church....But before all these things, Christians were calling Je
sus “Lord,” which is a civic designation.Christianity is inherently political. The word “political” has its root in the Greek word for “people.”
Jesus commanded us to love God and neighbor. Our faith can never be extricated from our concernsfor people. Affirming that Black Lives Matter is very much in line with who we are as Presbyterians, and while thegospel of Jesus Christ is political, it is not partisan. It is not in service to any one political party orleaning, but challenges all of us to have righteous relationships with one another. We believe that justice for the oppressed is not and should not be a partisan value. Justice is a gospel value, one thatall who claim Jesus as Lord should hold. We may have different ideas of how to live into the value,but as Christians we are beholden to it.
Some of the information contained in this document has been sourced from the PC(USA)’s “Presbyterian Week of Action”
website: https://www.pcusa.org/weekofaction/ 

About God
God is the Creator who crafted the universe and everything in it. We know and worship God as a Trinity of the Father, the Son, and the Holy Spirit.  God reaches out to the creation in love, in ongoing acts of creation, redemption, and empowerment.

About Jesus Christ
Jesus Christ is our Lord and Savior. He embodies God’s fierce love for the creation and all humanity. Through his life, death and resurrection, God offers us forgiveness and the opportunity to renew our relationship with God now and forever.  Christ’s righteousness judges us, in both our sin but also in our efforts at righteousness.  Being Christ’s disciples means putting God first and loving our neighbors as ourselves. The Holy Spirit helps us to follow God’s path, which is revealed most clearly in Jesus’ life and teaching.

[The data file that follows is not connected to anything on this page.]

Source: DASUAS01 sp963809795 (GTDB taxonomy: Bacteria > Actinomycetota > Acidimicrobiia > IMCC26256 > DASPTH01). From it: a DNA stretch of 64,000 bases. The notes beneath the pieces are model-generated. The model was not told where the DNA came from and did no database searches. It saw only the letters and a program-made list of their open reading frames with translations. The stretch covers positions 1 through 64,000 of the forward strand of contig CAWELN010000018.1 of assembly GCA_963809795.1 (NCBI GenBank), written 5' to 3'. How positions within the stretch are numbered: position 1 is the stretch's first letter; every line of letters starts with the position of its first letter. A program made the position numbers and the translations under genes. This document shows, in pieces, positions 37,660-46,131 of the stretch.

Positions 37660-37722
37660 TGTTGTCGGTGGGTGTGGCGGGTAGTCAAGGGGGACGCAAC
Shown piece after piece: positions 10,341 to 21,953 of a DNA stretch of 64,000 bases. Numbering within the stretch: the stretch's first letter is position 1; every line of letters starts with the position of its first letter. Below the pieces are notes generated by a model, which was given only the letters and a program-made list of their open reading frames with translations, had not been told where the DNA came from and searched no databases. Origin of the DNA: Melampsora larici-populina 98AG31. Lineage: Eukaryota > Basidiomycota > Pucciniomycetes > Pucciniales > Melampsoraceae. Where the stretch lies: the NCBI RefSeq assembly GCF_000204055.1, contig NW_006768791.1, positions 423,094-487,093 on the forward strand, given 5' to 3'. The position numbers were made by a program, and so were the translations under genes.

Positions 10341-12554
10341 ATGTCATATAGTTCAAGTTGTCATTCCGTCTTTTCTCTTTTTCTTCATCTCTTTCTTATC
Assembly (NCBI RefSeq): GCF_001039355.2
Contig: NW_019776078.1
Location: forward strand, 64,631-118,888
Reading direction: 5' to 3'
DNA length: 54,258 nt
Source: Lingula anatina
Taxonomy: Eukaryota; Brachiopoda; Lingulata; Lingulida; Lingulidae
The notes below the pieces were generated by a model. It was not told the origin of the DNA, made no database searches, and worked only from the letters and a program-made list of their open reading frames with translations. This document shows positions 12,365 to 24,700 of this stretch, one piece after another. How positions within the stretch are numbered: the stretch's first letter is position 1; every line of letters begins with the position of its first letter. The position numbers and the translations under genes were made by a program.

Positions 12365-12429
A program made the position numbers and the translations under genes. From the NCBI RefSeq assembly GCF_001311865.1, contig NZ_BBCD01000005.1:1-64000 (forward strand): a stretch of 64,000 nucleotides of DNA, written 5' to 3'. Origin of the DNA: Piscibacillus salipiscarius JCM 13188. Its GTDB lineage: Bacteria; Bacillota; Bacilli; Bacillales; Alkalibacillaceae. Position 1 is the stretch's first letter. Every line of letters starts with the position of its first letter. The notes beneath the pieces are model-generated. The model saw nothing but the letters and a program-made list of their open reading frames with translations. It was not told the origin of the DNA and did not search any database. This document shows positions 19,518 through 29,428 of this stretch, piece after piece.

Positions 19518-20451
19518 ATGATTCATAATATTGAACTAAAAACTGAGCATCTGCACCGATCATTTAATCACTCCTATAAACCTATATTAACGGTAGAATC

About Humanity
God has created all people in God’s image in a mysterious and wondrous manner that gives us the power to reflect God’s image and love to all, and thus glorify our creator.   But we all fall short, breaking our relationship with God and other humans through sin.  But God does not abandon us. We are forgiven, redeemed and made whole by Jesus Christ.  We see all believers as grateful people, who are joining together to live more fully into God.

About the Bible
As Presbyterians, we are guided by Scripture.  We believe that the Scriptures of the Old and New Testaments are, by the Holy Spirit, the unique and authoritative witness to Jesus Christ in the church universal, and God’s word to us.  Our worship, our life together, and our service to God is set through our engagement with the Scriptures.

About the Church’s Mission
With Presbyterians across the country, we see the mission of the church as organized under 6 Great Ends.  These are
o    the proclamation of the gospel for the salvation of humankind;
o    the shelter, nurture, and spiritual fellowship of the children of God;
o    the maintenance of divine worship;
o    the preservation of the truth;
o    the promotion of social righteousness;
o    and the exhibition of the Kingdom of Heaven to the world.
We work together to fulfill these aims that we believe come from the Spirit, speaking to the Church through the scriptures.

About the Church
God is a Trinity, a never ending communal expression of love.  In God’s making humanity in the divine image, God created humans for community lived through love.  That is what we seek to be as the church: the community that God created us for and that Jesus has called us into through his power.  While we are Presbyterians, we recognize that there are other Christian churches that are expressions of God’s love. We join them in glorifying God and in working to spread God’s love in the world.

About Differences Among People
As Presbyterians, we recognize that all people are created in the image of God, for God’s own mysterious and awe-inspiring purposes.  We welcome all people, without regard for gender, age, race, ability, sexual orientation, or other differences to come and participate in the reception of God’s overwhelming love.  We see all people as sinners whom God loves and forgives, drawing us into new lives of joy in God’s power.